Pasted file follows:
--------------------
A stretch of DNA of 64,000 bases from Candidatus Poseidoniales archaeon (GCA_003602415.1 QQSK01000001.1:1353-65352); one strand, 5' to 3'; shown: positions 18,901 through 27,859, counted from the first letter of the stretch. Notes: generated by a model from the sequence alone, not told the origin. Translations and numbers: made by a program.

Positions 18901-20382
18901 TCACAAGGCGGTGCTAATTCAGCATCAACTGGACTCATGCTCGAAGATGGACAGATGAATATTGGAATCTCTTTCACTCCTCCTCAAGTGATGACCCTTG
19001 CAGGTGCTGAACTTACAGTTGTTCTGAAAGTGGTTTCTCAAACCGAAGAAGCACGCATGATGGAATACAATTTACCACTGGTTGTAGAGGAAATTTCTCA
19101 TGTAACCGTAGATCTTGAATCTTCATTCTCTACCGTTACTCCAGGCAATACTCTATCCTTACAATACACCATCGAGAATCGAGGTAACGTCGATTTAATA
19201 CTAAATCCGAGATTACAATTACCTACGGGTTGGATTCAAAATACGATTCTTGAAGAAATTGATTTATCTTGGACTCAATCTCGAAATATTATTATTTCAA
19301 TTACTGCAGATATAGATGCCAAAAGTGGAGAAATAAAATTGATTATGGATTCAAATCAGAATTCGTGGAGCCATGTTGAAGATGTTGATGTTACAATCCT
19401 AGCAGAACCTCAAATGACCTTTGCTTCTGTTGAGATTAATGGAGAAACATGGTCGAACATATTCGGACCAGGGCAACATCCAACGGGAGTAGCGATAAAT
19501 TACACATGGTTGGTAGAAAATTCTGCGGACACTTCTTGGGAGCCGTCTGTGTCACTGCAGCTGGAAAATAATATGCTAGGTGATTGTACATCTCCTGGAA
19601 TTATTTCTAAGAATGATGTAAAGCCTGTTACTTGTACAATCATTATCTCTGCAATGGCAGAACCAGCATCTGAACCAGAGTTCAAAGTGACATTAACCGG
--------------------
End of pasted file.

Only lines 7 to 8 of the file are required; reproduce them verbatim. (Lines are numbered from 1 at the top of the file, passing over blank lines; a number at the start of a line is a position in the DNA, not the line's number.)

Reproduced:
19301 TTACTGCAGATATAGATGCCAAAAGTGGAGAAATAAAATTGATTATGGATTCAAATCAGAATTCGTGGAGCCATGTTGAAGATGTTGATGTTACAATCCT
19401 AGCAGAACCTCAAATGACCTTTGCTTCTGTTGAGATTAATGGAGAAACATGGTCGAACATATTCGGACCAGGGCAACATCCAACGGGAGTAGCGATAAAT